Doping Effects on Organic Interfaces

ASU Author/Contributor (non-ASU co-authors, if there are any, appear on document)
Cortney Bougher (Creator)
Appalachian State University (ASU )
Web Site:
Brad Conrad

Abstract: Organic electronics are an integral area of research because organic semiconductors can be lightweight, flexible, and biodegradable with low-cost production methods such as ink-jet or roll-to-roll printing. These inexpensive mass production techniques require solution deposition of the organic material. While single crystal organic semiconductors have been shown to exhibit carrier mobilities comparable to the silicon currently used in photovoltaics, during solution deposition of common organic semiconducting materials the resultant thin-film is often polycrystalline. Device performance and electrical properties of organic thin-film transistors are highly dependent on crystal structure and molecular packing. In polycrystalline thin-films, boundary regions between crystal grains can affect the overall performance of devices, as crystal structure and packing may differ from that of the surrounding crystal regions. These boundary regions may also serve as defect sites, allowing environmental factors, such as oxygen content and humidity, to alter local charge transport through devices. We utilize Kelvin Probe Force Microscopy (KPFM) to characterize how grain boundaries alter local conductivity and device performance as a function of doping in 2,8-difluoro-5,11-triethysilylethynyl anthradithiophene (diF TESADT) thin-film transistor surfaces. Device voltage drops at grain boundaries are characterized as a function of both atmospheric dopants and transition time between dopants.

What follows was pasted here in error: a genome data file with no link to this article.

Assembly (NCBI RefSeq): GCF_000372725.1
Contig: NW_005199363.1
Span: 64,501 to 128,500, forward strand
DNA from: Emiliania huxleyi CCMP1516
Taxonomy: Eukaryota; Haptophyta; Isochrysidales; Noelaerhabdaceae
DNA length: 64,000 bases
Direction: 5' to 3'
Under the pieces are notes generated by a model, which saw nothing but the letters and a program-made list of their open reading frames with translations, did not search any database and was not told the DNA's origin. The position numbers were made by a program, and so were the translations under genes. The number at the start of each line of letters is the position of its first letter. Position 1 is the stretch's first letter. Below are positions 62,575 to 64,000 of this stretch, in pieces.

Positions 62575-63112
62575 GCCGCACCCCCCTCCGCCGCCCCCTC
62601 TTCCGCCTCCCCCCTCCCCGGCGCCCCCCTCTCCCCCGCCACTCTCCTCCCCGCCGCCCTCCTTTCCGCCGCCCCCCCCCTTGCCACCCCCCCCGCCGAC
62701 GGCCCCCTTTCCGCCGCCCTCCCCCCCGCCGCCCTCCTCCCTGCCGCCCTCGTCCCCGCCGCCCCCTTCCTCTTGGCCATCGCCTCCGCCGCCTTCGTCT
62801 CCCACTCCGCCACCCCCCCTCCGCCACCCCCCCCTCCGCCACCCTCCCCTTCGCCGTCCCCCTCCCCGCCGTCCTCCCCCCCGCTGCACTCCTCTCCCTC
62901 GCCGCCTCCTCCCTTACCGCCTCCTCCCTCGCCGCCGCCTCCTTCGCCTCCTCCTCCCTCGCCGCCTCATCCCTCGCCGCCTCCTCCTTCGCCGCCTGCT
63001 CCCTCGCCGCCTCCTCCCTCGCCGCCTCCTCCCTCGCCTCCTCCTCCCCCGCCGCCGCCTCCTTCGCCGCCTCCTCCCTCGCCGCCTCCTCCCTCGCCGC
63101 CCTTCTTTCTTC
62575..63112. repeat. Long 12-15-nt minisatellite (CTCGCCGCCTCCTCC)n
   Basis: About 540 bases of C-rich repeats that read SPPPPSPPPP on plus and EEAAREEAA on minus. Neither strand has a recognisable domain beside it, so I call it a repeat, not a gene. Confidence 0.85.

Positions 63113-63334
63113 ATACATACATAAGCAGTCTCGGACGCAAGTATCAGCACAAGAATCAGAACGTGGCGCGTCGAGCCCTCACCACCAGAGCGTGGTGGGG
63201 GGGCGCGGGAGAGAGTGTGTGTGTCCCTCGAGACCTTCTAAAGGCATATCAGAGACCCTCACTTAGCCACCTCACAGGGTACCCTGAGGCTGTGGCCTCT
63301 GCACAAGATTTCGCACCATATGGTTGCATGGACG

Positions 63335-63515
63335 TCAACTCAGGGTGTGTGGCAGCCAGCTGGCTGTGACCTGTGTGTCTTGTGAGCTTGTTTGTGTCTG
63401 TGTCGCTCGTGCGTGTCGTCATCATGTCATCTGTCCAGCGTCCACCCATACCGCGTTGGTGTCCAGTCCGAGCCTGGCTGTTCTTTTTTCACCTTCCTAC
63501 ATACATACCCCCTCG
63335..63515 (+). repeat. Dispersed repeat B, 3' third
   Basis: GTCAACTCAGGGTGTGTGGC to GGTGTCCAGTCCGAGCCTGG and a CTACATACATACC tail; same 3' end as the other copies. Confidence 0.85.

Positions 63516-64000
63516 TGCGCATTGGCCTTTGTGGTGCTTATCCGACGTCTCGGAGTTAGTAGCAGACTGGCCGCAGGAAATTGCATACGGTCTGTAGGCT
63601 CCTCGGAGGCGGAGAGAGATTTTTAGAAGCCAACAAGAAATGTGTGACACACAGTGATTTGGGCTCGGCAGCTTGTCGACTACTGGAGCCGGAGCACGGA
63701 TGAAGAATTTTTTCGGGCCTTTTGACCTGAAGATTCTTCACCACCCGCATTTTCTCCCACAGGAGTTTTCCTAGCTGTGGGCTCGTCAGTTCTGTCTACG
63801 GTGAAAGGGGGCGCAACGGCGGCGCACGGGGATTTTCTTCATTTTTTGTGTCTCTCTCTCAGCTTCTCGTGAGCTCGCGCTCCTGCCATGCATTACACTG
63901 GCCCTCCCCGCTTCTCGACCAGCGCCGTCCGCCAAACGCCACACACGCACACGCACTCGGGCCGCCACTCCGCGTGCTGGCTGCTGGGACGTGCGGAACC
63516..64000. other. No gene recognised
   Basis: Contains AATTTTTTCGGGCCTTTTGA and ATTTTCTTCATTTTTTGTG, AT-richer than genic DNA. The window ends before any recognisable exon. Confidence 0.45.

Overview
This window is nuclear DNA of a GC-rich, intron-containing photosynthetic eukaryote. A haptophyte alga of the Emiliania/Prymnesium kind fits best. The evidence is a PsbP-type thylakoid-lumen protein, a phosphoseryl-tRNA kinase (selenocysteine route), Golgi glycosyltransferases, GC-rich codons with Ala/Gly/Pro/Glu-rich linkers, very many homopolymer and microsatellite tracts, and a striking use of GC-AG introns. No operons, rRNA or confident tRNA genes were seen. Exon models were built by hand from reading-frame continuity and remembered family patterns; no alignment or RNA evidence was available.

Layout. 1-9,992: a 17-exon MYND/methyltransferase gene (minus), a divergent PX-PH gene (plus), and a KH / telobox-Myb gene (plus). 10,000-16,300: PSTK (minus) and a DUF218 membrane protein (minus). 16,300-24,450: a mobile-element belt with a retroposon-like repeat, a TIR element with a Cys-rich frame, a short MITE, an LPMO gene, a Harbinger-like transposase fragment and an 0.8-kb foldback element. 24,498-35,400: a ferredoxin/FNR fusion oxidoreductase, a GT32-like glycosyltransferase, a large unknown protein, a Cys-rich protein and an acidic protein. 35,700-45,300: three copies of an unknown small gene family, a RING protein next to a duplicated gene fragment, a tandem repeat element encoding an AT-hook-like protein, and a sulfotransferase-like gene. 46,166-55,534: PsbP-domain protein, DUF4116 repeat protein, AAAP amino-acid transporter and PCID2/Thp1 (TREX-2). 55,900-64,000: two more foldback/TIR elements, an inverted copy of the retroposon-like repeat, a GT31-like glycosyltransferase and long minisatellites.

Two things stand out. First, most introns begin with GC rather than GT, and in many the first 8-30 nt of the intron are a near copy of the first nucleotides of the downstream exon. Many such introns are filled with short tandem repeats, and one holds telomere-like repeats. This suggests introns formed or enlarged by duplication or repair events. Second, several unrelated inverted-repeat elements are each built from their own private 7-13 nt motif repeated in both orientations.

Additional Information

Bougher, C. (2014). Doping Effects on Organic Interfaces. Unpublished master's thesis. Appalachian State University, Boone, NC.
Language: English
Date: 2014
Organic semiconductors, Atmospheric gas doping , Atomic force microscopy (AFM), Organic thin-film transistors

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